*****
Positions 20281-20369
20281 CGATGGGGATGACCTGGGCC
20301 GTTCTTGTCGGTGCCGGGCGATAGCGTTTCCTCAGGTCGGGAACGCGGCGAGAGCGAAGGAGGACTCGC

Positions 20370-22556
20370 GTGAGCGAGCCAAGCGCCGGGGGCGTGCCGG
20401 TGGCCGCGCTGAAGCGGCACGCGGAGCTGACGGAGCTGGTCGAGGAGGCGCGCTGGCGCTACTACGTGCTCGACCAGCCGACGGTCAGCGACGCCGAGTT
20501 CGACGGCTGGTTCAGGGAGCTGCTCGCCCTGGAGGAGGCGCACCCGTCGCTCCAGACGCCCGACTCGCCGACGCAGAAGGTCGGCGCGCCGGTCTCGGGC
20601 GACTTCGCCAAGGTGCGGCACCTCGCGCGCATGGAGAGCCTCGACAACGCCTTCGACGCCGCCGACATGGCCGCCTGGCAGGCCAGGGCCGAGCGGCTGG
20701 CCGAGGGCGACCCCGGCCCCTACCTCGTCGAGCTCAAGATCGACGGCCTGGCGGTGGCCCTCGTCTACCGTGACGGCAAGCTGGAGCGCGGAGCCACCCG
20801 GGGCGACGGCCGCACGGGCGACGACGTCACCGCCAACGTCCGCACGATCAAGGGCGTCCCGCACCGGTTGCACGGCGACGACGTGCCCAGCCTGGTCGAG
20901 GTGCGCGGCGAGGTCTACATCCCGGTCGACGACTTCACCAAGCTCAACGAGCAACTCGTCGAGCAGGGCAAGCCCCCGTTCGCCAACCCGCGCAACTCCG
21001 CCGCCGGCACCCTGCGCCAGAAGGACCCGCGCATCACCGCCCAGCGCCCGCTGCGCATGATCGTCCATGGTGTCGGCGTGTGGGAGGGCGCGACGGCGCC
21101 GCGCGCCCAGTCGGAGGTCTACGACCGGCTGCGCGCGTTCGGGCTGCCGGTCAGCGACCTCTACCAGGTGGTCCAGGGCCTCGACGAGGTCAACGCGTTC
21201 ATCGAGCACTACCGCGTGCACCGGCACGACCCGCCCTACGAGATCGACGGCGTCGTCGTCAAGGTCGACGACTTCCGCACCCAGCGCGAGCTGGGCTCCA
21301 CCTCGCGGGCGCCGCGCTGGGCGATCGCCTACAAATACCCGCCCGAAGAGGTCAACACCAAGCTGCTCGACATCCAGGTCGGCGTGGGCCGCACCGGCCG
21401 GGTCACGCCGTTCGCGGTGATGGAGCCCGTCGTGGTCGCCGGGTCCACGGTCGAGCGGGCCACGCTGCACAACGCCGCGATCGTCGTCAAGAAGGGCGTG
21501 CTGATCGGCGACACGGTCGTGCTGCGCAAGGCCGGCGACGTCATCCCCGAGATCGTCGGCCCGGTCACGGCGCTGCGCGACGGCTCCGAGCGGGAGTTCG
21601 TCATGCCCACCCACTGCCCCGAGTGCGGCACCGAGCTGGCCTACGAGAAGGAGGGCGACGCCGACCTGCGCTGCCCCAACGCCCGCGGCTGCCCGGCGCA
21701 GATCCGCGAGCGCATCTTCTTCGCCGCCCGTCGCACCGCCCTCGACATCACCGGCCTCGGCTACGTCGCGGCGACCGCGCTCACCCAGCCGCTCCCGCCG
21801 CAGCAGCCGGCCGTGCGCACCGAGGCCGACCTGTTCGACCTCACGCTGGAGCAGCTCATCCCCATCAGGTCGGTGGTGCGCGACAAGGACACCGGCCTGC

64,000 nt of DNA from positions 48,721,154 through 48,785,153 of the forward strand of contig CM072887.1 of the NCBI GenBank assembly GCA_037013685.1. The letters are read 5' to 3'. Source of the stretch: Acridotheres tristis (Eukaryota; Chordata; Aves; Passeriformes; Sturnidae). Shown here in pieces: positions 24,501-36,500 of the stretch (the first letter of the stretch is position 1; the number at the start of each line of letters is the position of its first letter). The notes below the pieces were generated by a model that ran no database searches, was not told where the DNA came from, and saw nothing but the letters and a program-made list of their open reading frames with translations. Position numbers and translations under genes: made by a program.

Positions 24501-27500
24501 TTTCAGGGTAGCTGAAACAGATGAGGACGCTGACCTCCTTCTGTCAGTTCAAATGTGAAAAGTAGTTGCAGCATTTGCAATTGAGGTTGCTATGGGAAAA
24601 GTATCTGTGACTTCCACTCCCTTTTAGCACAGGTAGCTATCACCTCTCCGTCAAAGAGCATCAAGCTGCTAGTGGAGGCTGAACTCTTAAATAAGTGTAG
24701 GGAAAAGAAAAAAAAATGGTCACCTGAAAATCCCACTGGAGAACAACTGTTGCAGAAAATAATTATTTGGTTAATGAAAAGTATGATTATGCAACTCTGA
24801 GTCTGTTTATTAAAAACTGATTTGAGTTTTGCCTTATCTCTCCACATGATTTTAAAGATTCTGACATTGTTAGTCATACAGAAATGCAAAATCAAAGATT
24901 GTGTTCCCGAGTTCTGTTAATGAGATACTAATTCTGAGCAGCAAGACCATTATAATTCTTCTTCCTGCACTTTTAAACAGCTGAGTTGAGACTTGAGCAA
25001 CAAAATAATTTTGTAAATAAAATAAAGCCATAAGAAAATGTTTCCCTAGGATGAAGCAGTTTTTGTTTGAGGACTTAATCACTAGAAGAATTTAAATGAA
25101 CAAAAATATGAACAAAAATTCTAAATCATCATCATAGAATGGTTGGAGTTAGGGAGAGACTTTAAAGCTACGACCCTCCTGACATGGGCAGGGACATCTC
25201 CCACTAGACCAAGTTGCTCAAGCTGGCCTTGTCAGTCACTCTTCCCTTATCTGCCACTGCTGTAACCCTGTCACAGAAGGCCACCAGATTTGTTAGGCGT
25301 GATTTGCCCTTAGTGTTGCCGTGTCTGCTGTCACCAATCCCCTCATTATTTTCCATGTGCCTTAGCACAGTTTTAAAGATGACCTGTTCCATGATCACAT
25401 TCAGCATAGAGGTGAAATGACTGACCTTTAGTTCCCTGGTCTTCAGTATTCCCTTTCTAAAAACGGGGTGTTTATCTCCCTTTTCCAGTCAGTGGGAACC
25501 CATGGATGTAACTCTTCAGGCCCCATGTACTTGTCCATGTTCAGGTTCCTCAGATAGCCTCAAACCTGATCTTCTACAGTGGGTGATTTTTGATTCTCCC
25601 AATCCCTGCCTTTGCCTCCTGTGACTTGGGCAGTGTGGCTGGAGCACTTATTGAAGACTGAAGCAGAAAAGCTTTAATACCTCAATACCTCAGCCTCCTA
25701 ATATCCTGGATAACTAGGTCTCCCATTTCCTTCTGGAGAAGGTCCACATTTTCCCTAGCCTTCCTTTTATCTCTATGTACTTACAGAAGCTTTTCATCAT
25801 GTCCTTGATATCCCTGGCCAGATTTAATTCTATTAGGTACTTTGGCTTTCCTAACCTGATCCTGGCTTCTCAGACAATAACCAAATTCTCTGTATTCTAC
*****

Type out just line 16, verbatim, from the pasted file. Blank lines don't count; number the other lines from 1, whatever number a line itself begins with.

21401 GGTCACGCCGTTCGCGGTGATGGAGCCCGTCGTGGTCGCCGGGTCCACGGTCGAGCGGGCCACGCTGCACAACGCCGCGATCGTCGTCAAGAAGGGCGTG